- Associated Press - Monday, December 31, 2012

CHICAGO — Nearly a year after a stroke left him barely able to move the left side of his body, U.S. Sen. Mark Kirk is expected to climb the 45 steps to the Senate’s front door this week — a walk that’s significant not just for Illinois’ junior senator but also for medical researchers and hundreds of thousands of stroke patients.

It’s estimated that just one-third of patients return to work after a stroke, said Dr. Elliot J. Roth, medical director of the Rehabilitation Institute of Chicago’s (RIC) new Patient Recovery Unit and AbilityLab, where Mr. Kirk recovered.

The 53-year-old Republican will return to the high-profile, demanding life of a Washington lawmaker after an experimental rehabilitation so intense it’s often compared to boot camp, Dr. Roth said. Patients keep grueling schedules, often spending eight hours a day or more relearning how to walk, talk and perform other tasks.

Because there are risks to going back to work unprepared, patients do “practice runs” of what it will be like to be back on the job. If and when they successfully return to work, Dr. Roth added, “it’s like having a great symphony play and recognizing it’s all the practice beforehand that went into it.”

Mr. Kirk will walk back into a Congress that has grappled for weeks over how to avoid going over the “fiscal cliff,” a series of across-the-board tax increases and spending cuts due to take effect Tuesday if a deal can’t be made. President Obama indicated Monday afternoon that a deal was in sight but not finalized.

The Illinois senator’s return will be inspiring to fellow stroke patients, said Frank Watson, the former Republican leader of the Illinois Senate who resigned from office after his 2008 stroke.

“For us in the stroke fraternity, we’re very happy to see this occur, to see somebody taking their life back,” Mr. Watson said. “There are so many people who don’t make it back.”

Mr. Kirk, who won President Obama’s former Senate seat in 2010, checked himself into a hospital in January 2012 after feeling dizzy. Tests revealed that the avid swimmer had suffered a major stroke. Surgeons had to remove two small pieces of destroyed brain tissue and temporarily removed a 4-inch-by-8-inch portion of his skull to allow for swelling.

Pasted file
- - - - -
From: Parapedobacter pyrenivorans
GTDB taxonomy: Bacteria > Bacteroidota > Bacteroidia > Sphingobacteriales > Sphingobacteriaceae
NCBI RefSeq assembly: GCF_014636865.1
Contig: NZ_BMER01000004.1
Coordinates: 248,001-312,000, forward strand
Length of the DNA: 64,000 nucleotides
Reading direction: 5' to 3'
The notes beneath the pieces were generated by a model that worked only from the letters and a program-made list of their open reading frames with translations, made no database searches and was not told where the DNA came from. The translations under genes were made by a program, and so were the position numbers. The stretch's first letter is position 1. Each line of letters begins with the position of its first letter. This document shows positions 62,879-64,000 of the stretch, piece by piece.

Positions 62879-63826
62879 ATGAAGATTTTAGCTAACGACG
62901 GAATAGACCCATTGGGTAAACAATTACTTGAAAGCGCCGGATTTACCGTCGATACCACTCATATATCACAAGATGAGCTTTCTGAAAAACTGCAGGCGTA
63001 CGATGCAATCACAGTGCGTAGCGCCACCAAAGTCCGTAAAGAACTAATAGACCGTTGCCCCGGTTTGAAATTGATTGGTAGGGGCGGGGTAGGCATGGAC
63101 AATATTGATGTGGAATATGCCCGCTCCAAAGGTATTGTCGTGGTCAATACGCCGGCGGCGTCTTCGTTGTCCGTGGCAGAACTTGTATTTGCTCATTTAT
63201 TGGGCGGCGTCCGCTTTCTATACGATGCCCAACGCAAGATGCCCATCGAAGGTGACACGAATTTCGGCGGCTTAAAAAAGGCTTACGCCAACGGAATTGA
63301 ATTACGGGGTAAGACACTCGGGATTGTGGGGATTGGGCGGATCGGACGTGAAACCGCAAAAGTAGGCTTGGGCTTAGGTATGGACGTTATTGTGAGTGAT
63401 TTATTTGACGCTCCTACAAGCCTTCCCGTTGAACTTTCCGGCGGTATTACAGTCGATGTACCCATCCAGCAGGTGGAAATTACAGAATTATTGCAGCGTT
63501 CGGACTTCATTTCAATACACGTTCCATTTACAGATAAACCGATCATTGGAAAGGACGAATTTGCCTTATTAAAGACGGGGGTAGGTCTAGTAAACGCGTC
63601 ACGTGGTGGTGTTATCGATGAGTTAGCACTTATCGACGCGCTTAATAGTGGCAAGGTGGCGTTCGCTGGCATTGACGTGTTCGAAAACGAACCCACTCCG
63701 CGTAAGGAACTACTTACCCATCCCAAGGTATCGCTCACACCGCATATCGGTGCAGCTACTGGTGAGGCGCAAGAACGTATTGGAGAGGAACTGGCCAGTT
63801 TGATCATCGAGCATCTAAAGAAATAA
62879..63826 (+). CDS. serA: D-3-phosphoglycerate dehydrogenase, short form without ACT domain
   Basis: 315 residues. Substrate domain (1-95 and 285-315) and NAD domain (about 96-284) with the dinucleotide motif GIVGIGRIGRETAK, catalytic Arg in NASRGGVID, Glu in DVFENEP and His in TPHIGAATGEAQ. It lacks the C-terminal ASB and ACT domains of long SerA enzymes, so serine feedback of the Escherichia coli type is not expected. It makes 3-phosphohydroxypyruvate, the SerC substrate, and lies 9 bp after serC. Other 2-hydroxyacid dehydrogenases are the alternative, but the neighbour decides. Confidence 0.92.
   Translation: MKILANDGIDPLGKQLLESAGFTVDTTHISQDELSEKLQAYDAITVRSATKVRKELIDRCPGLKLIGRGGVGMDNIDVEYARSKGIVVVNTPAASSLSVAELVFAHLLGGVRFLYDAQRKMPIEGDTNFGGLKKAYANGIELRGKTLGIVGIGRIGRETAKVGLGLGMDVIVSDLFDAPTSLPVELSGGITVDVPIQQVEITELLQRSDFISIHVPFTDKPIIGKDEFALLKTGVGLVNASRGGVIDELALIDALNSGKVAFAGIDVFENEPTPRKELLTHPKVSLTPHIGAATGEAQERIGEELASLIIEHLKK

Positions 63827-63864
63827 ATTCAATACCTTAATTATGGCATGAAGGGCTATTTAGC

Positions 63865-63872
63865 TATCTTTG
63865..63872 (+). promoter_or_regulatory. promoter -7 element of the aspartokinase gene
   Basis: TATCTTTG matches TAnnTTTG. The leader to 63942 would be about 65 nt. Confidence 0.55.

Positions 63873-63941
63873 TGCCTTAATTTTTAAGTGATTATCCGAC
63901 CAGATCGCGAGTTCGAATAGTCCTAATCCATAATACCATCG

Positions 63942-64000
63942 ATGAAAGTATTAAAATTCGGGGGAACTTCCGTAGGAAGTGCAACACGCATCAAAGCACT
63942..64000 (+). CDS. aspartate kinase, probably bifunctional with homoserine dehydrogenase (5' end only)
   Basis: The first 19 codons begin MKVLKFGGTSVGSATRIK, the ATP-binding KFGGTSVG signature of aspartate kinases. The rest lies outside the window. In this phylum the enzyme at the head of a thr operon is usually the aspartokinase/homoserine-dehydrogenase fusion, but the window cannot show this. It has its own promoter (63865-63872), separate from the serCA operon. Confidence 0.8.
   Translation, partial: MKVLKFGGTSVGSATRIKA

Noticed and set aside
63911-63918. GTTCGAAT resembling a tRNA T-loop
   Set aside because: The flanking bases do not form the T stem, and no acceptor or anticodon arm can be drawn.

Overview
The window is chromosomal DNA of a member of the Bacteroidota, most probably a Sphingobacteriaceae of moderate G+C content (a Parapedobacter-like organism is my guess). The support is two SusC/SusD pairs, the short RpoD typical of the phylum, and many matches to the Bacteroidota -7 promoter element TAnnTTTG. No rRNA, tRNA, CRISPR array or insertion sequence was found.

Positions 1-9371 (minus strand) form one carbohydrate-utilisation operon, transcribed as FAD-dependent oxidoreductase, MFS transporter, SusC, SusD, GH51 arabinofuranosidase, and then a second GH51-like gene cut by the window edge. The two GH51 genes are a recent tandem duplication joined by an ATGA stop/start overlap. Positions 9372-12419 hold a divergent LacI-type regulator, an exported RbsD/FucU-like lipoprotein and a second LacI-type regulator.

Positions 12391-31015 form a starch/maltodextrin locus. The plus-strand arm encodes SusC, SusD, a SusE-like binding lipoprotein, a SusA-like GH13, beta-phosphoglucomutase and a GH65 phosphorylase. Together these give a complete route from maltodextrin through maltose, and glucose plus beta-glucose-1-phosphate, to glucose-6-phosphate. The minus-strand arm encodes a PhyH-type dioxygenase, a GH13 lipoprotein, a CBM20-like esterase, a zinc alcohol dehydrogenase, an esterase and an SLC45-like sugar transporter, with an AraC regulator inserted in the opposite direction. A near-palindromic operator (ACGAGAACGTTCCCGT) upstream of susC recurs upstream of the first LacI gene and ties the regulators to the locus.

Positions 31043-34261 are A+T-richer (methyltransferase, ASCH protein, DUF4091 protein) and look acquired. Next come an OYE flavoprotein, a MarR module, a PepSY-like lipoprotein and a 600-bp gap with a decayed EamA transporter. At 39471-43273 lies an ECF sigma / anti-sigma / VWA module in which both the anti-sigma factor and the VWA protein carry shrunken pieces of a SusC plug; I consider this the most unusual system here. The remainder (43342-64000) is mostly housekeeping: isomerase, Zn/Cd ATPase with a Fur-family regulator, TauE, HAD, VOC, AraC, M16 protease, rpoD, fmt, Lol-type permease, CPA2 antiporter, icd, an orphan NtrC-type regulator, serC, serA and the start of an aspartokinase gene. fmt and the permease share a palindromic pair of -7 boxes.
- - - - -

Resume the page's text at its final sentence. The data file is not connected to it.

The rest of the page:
Doctors said movement in Mr. Kirk’s left side was severely limited. He was in intensive care and would need speech therapy, but they expected he would make a full mental recovery.

Within days, they said Mr. Kirk was asking for his BlackBerry. In May, Mr. Kirk released a video updating his progress and showing footage of him walking with the help of a harness, a cane and RIC staff. The video also included clips of Mr. Kirk speaking while sitting in a chair, his left shoulder lower than his right and the left side of his face still largely paralyzed.

Mr. Kirk says in the video that his staff counted the steps from the parking lot to the front door of the Senate. It was his hope to climb all 45 of them someday, “to fight for the people of Illinois.”

In a separate video released three months later, Mr. Kirk was shown climbing stairs at RIC and working in his home office. He said he had moved back to his home in the northern Chicago suburbs and was talking to his staff several times a day and keeping up with business in Washington via email. He also touted the experimental therapy, through which he had logged almost 15 miles and 145 flights of stairs.

Dr. Roth said the study represents a new approach to stroke rehabilitation, which traditionally has been slower and more cautious. In the study, one group — which included Mr. Kirk — was pushed harder and walked more in an effort to see if that led to a quicker recovery.

In November, Mr. Kirk climbed 37 floors of stairs inside Chicago’s Willis Tower as part of an RIC fundraiser. One of his therapists called it “remarkable progress.”



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